Vicious – V. E. Schwab

October 20, 2013 § Leave a comment

Vicious Cover Art

Vicious by V. E. Schwab. Love this cover art!

Vicious is the story of Eli and Victor, two young men who become obsessed with the concept of ExtraOrdinaries (Eos) – people with superhuman abilities. For his final thesis, star pupil Eli decides to research the possibility that the existence of EOs is not only legitimate, but traceable. Burning with jealousy that his best friend chose such an intriguing concept, Victor disbands his own work to work alongside Eli. Together, the prodigious students are able to discover what it takes to become an EO…and then, to replicate it.
With the dangerous zeal of the obsessed, Eli and Victor undertake the transition from ordinary humans to EOs. Their success, however, has come at a cost: the life of Eli’s girlfriend, Angie.
When grief shatters the last remnants of his true humanity, Eli pits himself against the entire community of EOs. Convinced that EOs are abominations, he is determined to track and kill each and every one of them for their crime against humanity.
Sent to prison for Angie’s death, Victor is released ten years after his transition. Knowing Eli as he does, and understanding his capacity for darkness, Victor accepts that he must be the one to stop him.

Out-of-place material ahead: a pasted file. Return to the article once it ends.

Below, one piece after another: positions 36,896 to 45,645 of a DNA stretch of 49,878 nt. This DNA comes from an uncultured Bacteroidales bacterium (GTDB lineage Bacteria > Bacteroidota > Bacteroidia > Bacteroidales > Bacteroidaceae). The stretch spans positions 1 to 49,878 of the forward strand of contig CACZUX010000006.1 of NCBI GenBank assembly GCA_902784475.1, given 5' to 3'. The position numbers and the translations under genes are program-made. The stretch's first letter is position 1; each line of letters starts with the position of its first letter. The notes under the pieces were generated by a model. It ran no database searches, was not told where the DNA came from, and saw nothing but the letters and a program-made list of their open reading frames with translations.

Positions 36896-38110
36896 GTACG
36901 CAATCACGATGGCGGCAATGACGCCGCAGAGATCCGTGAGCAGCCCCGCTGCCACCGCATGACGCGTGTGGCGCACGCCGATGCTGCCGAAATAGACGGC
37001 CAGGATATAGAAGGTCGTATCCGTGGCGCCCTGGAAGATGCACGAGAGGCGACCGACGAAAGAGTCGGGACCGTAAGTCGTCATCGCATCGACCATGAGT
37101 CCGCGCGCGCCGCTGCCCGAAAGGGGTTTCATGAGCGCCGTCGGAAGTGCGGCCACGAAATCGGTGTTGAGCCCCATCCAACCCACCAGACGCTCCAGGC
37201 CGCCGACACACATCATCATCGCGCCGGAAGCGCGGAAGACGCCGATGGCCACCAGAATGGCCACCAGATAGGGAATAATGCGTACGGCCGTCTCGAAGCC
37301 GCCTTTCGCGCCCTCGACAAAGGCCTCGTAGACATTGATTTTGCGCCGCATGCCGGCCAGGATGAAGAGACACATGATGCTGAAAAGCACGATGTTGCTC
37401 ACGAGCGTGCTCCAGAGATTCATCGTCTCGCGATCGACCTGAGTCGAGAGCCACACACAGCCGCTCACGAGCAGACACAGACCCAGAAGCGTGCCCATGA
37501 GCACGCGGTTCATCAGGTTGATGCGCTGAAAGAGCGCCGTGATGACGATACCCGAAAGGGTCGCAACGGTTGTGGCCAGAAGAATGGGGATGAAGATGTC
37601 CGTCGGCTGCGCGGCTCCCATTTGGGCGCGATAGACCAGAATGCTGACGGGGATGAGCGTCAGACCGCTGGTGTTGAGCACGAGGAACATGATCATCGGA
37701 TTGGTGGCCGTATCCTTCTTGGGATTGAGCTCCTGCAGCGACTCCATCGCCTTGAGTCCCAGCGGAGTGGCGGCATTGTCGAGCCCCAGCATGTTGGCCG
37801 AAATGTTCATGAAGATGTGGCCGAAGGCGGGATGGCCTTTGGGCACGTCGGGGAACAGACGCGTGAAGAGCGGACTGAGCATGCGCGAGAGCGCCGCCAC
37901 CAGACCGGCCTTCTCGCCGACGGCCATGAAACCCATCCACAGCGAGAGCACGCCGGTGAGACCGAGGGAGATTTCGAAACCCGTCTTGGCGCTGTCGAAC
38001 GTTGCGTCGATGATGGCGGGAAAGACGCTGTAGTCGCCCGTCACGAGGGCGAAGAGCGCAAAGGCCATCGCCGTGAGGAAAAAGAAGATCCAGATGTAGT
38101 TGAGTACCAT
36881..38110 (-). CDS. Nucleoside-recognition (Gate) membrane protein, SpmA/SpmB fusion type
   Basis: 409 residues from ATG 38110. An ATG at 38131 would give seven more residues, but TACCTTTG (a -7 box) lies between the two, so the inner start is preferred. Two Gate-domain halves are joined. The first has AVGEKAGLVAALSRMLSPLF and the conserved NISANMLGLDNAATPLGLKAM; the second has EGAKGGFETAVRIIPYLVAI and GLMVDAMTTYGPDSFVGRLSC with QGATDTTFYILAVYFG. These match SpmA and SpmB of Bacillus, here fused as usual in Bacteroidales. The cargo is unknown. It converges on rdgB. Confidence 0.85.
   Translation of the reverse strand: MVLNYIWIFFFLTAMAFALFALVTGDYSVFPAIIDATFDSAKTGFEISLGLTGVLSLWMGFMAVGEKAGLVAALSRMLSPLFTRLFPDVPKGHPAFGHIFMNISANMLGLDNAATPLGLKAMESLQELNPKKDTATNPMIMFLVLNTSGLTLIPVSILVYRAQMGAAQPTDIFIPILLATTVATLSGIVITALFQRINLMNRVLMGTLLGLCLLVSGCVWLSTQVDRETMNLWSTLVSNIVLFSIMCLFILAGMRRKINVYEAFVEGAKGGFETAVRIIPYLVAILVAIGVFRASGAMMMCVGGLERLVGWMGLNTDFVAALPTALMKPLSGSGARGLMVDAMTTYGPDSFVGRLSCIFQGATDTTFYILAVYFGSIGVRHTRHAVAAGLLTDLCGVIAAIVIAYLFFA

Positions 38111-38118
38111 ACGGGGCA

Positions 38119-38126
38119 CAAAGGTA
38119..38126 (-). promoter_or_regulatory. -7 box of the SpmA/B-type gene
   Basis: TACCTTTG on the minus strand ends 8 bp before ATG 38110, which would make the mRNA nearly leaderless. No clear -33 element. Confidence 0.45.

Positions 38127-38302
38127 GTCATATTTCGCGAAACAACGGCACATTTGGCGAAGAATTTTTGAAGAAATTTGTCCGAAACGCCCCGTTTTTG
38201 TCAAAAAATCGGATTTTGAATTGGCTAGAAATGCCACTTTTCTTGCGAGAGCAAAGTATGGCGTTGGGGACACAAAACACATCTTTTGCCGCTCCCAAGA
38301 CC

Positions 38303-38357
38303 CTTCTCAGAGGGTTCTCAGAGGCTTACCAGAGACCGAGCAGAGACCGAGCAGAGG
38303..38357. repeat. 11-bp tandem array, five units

One EO pitted against another, the odds should be fairly even. But they’re not, and it comes down to one small fact: Eli can no longer be killed.

Hours passed in blinks as the two let it sink in, what that meant, what they had done. It was extraordinary.
It was ExtraOrdinary.
Eli rubbed his thumb over the fresh skin of his palm, but Victor was the first to speak, and when he did, it was with an eloquence and composure perfectly befitting the situation.
“Holy shit.”

Vicious fits in perfectly with the New Adult genre, which is currently lacking in content. Said to fill the gap between YA and adult fiction, the New Adult genre is set to explore life at university, the stress of independence and self-sufficiency and the complexity of adult relationships. Vicious ticks all of these boxes, making it an excellent addition to the ranks of New Adult fiction.
I love books with a university setting. Although I probably shouldn’t admit this in such a public forum, I didn’t find it too difficult to identify with the way that Eli and Victor became obsessed with their research. Vicious explores the stresses and pressures of university life in its fullness, including the jealousy and intensity of friendships formed over abstract and obscure research. When a pair or group of like-minded, highly intelligent people collaborate to produce something great, and commitment levels, ability and goals begin to oscillate, the effect on the individuals involved is profound. Obsession, it could be argued, is an academic disease, and Eli and Victor are at its mercy.   For me, Vicious recalls that same highly intellectual, all-encompassing obsession that Donna Tartt depicted in her prolific novel, The Secret History. Incidentally, The Secret History is my favourite book, so it’s no wonder I enjoyed Vicious so much.

Vicious trading cards. I'm dying to get my hands on some (Vicious pun...)

Vicious trading cards. You might say I’m dying to get my hands on some…ha.